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Bank Group vision

In view of its important contribution to the achievement of all the MDG goals and therefore its unique contribution to poverty reduction on the continent, the water sector has received major attention as a strategic priority of the Bank. 

Since 2000, following the adoption of its Integrated Water Resources Management (IWRM) Policy, the Bank has increased its focus on the water sector as a way of assisting regional member countries achieve the objective of poverty reduction and economic growth because of its potential for contributing to achieving the other MDGs for poverty, healtheducation, and gender.

The Bank has adopted a strategy of significantly increasing its interventions in rural water supply and sanitation while continuing to support urban and peri-urban water supply and sanitation and promoting integrated management of water resources.

In summary, the strategy will:

  • Increase water supply and sanitation financing
  • Focus primarily on poorest 65% of population living in rural areas
  • Provide some support for peri-urban areas, small and medium towns; and specifically for urban sanitation
  • Promote transboundary water resources management
  • Support the enabling environment to attract more resources

IWRM Policy of the AfDB

The Bank adopted the Integrated Water Resources Management Policy (IWRM) in 2000. The IWRM principle is based on the recognition that water has an ecological, social and economic use and that water management has to be optimised within these systems. The central objective of IWRM policy is to promote an integrated approach in the management of water resources in order to achieve sustained economic development and attain the goals poverty reduction in RMCs.

Water in the Context of Bank Corporate Strategy

The Bank’s first Strategic Plan (2003-2007) was built around four core objectives:

  • Support productivity growth and poverty reduction;
  • Contribute to development results within the MDG framework;
  • Forge stronger partnerships with multilateral, bilateral and regional agencies;
  • Help bring the benefits of market access and economic diversification; improve long-term debt sustainability; and, build capacity.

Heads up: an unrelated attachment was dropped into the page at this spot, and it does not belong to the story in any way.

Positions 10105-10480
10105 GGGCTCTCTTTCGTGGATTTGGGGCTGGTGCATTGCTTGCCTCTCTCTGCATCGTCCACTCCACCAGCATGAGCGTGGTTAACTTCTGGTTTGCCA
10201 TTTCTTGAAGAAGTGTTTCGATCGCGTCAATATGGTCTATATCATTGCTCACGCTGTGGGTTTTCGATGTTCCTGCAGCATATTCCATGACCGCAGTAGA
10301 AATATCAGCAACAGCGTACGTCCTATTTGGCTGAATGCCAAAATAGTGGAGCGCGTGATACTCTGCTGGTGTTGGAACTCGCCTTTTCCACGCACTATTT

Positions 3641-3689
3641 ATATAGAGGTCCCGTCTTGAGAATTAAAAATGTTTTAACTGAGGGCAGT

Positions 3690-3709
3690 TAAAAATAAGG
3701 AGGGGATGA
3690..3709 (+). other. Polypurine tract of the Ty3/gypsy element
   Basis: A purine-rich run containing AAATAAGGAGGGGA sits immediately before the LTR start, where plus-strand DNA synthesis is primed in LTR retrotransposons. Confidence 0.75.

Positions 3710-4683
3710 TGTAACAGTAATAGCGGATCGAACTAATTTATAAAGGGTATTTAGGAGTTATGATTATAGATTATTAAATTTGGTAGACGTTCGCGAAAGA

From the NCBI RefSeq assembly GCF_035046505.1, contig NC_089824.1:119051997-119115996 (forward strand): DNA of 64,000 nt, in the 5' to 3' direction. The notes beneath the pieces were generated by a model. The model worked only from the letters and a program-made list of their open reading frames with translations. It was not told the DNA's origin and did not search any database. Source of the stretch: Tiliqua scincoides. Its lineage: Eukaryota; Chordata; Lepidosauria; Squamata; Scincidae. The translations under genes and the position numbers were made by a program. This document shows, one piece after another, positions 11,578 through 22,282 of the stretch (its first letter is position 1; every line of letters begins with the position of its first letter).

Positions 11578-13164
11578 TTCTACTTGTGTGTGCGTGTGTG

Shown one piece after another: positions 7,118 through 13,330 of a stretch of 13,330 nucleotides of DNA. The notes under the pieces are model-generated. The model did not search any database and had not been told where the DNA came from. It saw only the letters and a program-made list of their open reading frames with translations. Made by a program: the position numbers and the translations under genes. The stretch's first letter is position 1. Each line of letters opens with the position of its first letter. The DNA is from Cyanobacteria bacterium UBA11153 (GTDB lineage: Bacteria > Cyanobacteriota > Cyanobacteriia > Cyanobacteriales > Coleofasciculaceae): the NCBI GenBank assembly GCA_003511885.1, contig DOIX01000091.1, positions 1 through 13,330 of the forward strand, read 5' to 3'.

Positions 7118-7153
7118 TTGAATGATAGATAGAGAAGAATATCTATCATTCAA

The strategic priorities at the country level were agriculture and rural development, water and sanitation, and human capital formation. Consequentially, water and sanitation lending grew 5-fold during this period, and accounted for 10% of lending. Three complementary water initiatives, Rural Water Supply and Sanitation Initiative, African Water Facility, and Water Partnership Programme, were launched to address key challenges such as accelerating access to drinking water supply and sanitation, improving water governance, strengthening institutions, and knowledge management.

A dedicated Water and Sanitation Department was established in 2006 to provide greater focus in the coordination of sector activities.

Under medium-term strategy 2008-2012 the Bank will also continue to focus on accelerating access to improved rural water and sanitation services while addressing the needs of Africa’s growing peri-urban and urban populations. The RWSSI will provide the vehicle for scaling up rural water and sanitation delivery during the medium-term strategy period. The Bank will strengthen partnerships to improve, water, sanitation and hygiene delivery and water security in RMCs; it will support RMCs to mainstream Integrated Water Resources Management in sector programmes and step up support to strengthen sector monitoring and evaluation in RMCs.

Achieving Outcomes in African Development through Water

Water security is essential for growth and poverty reduction.  The water sector provides wide benefits across other sectors and is one sector that has important linkages to the attainment of all the other MDG goals.  Africa unfortunately is off-track in its progress towards achieving the MDGs in water and sanitation and every effort must be made to scale up delivery of basic water and sanitation services to ensure the targets are met by 2015. 

The social and economic cost of inadequate access pertaining in several African countries is high. It is estimated that at any given time, about half of the population in developing countries are sick with one water-related disease or the other.  Productivity is directly impacted and enormous pressure is placed on the health infrastructure, not to mention the huge economic costs incurred.  For example, the 2006 United Nations Human Development Report estimates that Sub-Africa loses about 5% of GDP, or some $28.4 billion annually from inadequate investment in water and sanitation, a figure exceeding total aid inflows to the region in 2003.

Water also provides a range of productive opportunities, so investments in water for agriculture, hydropower and industry, for example, can be seen as drivers of growth.  These issues were extensively discussed and recommendations made in the outcomes and Minmisterial declaration of the First African Water Week organized and hosted by the Bank in collaboration with AMCOW and other development partners.